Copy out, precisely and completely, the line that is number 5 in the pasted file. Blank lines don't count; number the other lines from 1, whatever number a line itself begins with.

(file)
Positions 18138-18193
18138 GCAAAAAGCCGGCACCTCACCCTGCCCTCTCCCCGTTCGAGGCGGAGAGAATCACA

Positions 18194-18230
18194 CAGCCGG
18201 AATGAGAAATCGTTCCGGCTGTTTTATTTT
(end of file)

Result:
18201 AATGAGAAATCGTTCCGGCTGTTTTATTTT